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Where We Live

Mondays, Tuesdays, Thursdays, and Fridays at 9:00 am and 7:00 pm

Where We Live is a call-in talk show about who we are in Connecticut and our place in the world.

Reach us when we're live at (860) 275-7266.

On any given day, we explore topics you may be talking about at your job or at home. From immigration and education to workplace and family issues. We explore the latest scientific research and how worldwide events impact us locally.

We highlight our diverse communities. We want to hear your stories.

Join the conversation every day on Where We Live -- radio with a sense of place.

Reach us in the newsroom with pitches or questions at (860) 275-7272.

Contact the producers:

The executive producer is Catie Talarski. The technical producer is Chion Wolf.

Fort George G. Meade Public Affairs Office Follow / Creative Commons

Make room, troops. Last week, the Boy Scouts of America unveiled a major decision -- starting next year, the organization will begin admitting girls. Yes, that’s right. Girls.

While the news has been met with applause by some, others have expressed more critical views -- including the Girl Scouts. This hour, we find out why. 

Chion Wolf / WNPR

Coming up: We sit down with Chuck Collins, senior scholar at the Washington, D.C.-based Institute for Policy Studies.

But first: A look at how researchers are working to preserve the world's most endangered languages -- including locally-based efforts to expand fluency of the Mohegan language

David Tipling / Yale University Press

The days have gotten shorter and the leaves continue to change -- all signs autumn is definitely here. But for animals, the beginning of fall means undertaking major lifestyle changes -- in order to survive the winter.

alkruse24 / Creative Commons

Sixteen years after the U.S. entered into war with Afghanistan -- a look at one woman's efforts to inform and inspire young Afghan girls.

This hour, Shabana Basij-Rasikh talks about her upbringing under the Taliban in Kabul and about her experience co-founding SOLA -- the School of Leadership, Afghanistan

Donnie Ray Jones / Creative Commons

Sleep. We all need it. Yet, according to the Centers for Disease Control and Prevention, roughly one in three U.S. adults do not get enough of it.

Coming up, we consider the impact of this and other sleep-related trends with Dr. Meir Kryger. His new book is called The Mystery of Sleep.

Public Domain / Wikimedia Commons

During the 1920’s, some Connecticut women took jobs painting watch dials with radium-laced paint. At the time, they didn’t know it was toxic. As these so-called “Radium Girls” began to die, their stories became part of a rallying cry for industrial regulation.

WNPR

Russian hacking, fake news--if the last election  taught us anything, it’s that your vote is a valuable commodity.

Mario Roberto Durán Ortiz / Wikimedia Commons

More than 50 are dead and more than 500 injured in the deadliest mass shooting in modern American history. On Sunday night, a gunman in a Las Vegas high rise hotel fired hundreds of rounds of ammunition on thousands of  concertgoers.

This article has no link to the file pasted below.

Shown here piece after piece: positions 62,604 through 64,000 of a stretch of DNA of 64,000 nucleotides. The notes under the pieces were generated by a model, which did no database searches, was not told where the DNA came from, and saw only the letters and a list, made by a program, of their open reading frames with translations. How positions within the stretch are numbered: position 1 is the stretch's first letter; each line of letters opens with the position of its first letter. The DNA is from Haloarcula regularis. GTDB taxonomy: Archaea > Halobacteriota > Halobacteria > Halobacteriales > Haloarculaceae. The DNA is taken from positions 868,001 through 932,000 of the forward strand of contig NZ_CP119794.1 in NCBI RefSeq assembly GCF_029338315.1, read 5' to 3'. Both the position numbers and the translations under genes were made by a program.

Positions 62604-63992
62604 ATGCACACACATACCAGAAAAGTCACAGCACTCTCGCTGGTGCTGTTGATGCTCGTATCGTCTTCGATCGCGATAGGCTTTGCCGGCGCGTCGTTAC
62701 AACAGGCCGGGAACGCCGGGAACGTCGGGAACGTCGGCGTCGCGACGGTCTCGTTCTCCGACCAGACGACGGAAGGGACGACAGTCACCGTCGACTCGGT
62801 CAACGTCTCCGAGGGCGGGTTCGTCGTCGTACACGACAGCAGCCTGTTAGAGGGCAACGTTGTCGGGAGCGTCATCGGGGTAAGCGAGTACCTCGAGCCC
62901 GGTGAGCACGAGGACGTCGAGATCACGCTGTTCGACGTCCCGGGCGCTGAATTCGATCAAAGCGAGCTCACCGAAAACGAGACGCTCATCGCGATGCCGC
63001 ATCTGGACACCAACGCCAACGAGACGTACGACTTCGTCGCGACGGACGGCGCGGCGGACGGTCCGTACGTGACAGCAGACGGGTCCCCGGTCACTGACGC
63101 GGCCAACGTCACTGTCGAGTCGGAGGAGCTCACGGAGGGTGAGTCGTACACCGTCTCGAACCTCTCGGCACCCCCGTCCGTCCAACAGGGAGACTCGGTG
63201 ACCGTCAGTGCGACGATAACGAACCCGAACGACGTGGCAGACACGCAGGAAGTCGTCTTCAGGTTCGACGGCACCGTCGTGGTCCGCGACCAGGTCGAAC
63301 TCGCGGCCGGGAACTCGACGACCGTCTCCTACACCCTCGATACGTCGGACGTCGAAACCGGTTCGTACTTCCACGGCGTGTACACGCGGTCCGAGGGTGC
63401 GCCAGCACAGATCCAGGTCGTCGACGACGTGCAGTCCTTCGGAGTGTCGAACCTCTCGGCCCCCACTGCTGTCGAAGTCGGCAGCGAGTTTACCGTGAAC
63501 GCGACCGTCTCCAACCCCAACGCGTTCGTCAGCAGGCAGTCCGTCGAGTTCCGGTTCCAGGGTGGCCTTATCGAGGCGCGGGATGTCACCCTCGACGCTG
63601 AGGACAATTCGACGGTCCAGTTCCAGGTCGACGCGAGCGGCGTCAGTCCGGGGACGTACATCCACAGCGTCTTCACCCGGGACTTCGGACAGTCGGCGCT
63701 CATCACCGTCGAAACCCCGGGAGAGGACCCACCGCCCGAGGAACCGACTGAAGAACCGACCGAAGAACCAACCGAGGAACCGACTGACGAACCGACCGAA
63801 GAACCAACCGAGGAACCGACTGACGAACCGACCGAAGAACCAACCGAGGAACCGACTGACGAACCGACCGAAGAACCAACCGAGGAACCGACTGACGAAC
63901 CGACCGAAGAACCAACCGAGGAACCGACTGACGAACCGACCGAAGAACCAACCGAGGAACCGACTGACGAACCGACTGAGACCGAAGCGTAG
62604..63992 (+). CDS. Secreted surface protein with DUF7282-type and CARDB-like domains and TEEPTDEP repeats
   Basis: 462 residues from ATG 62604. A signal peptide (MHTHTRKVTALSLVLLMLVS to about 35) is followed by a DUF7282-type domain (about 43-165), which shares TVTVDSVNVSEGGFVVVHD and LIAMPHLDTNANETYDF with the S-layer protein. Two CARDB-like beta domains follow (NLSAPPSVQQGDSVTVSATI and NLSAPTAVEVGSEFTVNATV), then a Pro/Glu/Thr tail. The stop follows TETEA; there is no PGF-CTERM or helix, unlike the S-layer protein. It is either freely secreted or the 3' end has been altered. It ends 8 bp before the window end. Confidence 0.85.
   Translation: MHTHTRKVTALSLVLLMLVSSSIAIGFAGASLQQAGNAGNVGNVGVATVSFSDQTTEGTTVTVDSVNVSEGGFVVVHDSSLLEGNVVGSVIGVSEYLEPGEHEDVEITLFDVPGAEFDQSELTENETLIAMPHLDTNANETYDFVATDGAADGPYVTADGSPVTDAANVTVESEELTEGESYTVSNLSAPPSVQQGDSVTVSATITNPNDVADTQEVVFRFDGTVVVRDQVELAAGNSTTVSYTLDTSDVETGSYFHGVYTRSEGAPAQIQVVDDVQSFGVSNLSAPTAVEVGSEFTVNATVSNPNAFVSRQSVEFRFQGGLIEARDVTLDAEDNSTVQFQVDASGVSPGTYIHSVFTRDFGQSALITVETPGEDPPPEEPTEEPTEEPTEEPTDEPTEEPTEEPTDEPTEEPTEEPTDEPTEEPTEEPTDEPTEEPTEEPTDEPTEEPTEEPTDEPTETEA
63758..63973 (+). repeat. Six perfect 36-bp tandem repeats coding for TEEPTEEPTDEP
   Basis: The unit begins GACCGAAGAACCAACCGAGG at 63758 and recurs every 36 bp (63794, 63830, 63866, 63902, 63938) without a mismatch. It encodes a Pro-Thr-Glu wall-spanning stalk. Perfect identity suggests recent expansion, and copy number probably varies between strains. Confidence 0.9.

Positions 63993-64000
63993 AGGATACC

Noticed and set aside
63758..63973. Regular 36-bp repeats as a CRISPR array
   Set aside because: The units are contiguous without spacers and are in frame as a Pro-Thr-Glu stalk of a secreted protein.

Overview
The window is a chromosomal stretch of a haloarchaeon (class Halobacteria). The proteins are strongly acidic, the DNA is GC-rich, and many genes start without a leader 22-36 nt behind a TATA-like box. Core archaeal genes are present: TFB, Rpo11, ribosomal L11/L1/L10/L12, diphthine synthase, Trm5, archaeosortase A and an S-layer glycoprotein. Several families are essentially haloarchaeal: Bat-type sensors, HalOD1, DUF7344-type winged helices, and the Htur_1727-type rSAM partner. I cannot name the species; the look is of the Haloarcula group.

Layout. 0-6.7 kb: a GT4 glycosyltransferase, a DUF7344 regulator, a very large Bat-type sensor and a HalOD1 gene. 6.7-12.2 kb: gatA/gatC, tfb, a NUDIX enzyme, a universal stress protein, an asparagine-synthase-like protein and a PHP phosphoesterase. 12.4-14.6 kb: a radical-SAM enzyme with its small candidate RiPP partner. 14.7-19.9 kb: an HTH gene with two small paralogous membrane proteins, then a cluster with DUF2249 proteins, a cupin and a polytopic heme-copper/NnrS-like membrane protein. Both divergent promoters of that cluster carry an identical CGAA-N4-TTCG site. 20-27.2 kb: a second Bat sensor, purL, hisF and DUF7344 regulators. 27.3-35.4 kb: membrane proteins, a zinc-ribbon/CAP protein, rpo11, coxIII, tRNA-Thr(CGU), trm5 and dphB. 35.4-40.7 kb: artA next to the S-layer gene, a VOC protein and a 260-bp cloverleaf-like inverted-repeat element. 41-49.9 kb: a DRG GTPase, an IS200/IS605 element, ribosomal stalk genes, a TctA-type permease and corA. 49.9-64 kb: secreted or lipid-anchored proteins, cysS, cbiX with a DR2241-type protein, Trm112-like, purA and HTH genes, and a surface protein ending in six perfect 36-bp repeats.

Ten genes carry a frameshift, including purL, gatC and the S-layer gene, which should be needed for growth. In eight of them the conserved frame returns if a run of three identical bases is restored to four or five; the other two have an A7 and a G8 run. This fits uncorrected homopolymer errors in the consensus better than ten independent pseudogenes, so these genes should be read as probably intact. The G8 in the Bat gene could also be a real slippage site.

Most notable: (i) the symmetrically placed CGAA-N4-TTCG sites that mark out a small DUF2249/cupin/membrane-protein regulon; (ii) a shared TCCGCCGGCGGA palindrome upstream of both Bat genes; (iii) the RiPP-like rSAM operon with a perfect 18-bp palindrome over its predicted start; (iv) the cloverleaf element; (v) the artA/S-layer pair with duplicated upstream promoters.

wikimedia

With the threat of nuclear weapons from North Korea, questions about the future of the Iran nuclear deal, and more aggressive, nationalistic rhetoric coming from the U.S president -- could we see nukes being used again?

Ken Cedeno / International Medical Corps

Most of Puerto Rico still has no power or running water one week after Hurricane Maria devastated the island.

Jon Olson

Six years ago she became the first female to lead the Hartford Symphony Orchestra. This hour, Carolyn Kuan talks about her intricate journey to the Connecticut stage.

It's the latest in WNPR's "Making Her Story" series, recorded live at the Warner Theatre in Torrington, Connecticut. 

Mamma Loves / Creative Commons

Pregnancy and childbirth bring on a range of emotions -- from excitement, to exhaustion, to the stress of physical pain.

Few, however, expect these experiences to result in human tragedy -- especially not in the death of a new or soon-to-be mother

This hour: the realities of maternal health and mortality. We check in with a team of doctors and reporters, and we also hear from you.

Maisa Tisdale

Within the shadow of P.T. Barnum lies a much quieter tale of Bridgeport prosperity -- a tale involving two nineteenth-century sisters, Mary and Eliza Freeman.

While neither achieved the same level of recognition as Barnum, both established a significant place within the history of Connecticut’s Park City. 

John Pavelka / Creative Commons

In his first address to the United Nations, President Trump used fighting words to respond to North Korea.

CTVisit.com

Still Revolutionary”… or stuck in a rut?

This hour -- in the midst of budget woes and major business losses -- we find out what Connecticut can and should be doing to bolster its image on the national stage. 

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